(Fairfield Mag - We’ve Got Answers column – Sept Oct 2011)
By Mike Lauterborn
© 2011. All Rights Reserved.
Q: Did Fairfield families make their own clothing in Colonial times?
Though all Fairfield landowners in the 1600s and 1700s were growing flax, which was commonly refined on a spinning wheel to produce linen, few Fairfield families were making their own clothing. Flax was primarily grown simply to produce the seed, which was then exported to Ireland, or used to make linseed oil.
A key reason is that few average Fairfield families had the room in their homes to accommodate a big loom, so they bartered for their clothing. And while some wealthier women made their clothing, the linen end-product was not very fine. Some wool fabrics were made in Fairfield as well, though a huge amount was imported from England, as it was better quality. Textiles came in through seaports in Boston and New York and were brought to Fairfield by merchants.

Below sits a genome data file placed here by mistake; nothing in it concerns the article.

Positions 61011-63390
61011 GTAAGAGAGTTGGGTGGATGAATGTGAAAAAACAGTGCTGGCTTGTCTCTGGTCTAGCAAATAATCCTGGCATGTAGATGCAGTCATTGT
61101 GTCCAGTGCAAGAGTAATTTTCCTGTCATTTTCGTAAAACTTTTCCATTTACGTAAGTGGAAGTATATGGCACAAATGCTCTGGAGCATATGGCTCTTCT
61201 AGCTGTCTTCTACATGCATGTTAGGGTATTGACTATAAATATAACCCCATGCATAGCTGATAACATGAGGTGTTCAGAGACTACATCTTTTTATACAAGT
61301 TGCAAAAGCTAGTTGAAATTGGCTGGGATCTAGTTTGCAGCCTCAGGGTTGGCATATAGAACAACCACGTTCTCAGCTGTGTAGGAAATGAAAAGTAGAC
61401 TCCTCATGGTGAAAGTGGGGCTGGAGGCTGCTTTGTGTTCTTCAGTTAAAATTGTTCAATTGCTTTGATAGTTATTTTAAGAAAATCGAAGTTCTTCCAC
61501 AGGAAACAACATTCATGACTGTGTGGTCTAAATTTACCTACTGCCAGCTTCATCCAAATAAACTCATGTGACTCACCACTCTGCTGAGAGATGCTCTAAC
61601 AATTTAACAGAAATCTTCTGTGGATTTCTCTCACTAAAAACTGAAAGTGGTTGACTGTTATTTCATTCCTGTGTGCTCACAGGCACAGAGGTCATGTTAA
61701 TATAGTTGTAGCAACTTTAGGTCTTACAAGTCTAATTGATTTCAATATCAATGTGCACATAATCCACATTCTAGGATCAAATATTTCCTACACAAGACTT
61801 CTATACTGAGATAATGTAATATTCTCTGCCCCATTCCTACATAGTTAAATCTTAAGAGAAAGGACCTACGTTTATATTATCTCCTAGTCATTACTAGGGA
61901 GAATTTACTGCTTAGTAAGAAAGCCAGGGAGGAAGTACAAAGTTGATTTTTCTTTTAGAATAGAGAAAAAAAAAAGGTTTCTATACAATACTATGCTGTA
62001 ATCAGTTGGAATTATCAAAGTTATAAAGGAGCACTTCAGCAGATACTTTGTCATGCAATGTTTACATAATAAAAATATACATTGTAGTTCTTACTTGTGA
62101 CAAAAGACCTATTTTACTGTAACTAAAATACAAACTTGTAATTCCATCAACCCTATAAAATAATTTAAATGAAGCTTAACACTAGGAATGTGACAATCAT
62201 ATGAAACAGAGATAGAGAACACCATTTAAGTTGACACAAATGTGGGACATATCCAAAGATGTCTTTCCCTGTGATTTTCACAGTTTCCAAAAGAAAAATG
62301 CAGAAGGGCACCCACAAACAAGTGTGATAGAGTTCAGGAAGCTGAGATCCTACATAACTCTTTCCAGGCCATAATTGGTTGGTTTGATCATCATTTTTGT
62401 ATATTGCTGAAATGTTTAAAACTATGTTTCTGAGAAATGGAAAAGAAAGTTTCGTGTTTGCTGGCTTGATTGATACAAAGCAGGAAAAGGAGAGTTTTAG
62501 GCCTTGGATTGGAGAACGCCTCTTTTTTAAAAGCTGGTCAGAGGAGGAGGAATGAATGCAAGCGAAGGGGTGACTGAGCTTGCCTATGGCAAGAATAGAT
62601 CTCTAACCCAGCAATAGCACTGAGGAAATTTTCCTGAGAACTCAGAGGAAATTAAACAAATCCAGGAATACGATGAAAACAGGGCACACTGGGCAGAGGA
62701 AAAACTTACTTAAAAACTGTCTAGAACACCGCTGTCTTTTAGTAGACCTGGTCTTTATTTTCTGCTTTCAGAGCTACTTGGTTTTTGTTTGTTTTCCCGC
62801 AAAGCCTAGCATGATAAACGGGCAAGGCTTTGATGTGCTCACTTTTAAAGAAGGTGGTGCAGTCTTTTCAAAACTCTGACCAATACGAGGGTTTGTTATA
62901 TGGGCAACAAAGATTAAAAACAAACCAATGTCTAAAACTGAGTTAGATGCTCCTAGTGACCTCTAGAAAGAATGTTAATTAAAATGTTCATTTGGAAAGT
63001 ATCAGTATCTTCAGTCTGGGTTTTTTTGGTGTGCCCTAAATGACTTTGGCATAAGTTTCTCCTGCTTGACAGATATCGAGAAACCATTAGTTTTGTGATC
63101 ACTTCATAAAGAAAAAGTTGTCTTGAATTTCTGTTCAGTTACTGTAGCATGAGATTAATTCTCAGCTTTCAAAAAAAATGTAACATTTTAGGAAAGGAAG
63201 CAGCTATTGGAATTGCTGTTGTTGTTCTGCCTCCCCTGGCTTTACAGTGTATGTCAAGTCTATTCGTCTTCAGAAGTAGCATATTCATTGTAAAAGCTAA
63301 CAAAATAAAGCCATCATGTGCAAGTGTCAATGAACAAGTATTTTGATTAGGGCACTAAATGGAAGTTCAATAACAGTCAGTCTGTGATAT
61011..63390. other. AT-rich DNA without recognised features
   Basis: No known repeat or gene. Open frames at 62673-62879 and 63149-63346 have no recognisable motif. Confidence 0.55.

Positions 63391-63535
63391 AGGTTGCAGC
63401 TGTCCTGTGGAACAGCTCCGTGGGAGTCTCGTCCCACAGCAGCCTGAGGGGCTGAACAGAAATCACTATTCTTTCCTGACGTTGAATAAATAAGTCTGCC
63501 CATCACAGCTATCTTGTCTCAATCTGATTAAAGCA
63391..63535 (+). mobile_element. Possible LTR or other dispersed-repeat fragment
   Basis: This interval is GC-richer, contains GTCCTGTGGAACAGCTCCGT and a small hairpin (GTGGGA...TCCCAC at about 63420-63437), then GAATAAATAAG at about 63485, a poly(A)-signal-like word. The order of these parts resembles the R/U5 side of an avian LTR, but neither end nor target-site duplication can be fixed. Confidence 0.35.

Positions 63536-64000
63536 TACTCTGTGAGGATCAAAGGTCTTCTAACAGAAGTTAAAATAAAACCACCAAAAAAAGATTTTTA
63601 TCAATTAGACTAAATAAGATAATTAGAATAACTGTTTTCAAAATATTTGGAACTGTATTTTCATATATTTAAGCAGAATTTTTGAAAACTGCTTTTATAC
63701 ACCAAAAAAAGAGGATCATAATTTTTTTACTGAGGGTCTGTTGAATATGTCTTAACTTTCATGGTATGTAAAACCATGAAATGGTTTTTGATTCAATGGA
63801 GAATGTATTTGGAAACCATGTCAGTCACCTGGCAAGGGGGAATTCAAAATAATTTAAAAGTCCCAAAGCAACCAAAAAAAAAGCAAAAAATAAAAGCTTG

The expense of wool (and silk) was so great at the time that it was advisable to have someone knowledgeable about clothing construction do at least the cutting out of the material. Men’s greatcoats were meant to last a very long time, so their manufacture was an investment. Likewise, skilled dressmakers were often employed to make garments if expensive fabric was involved. Silk gowns would be updated many times over the years as fashions changed.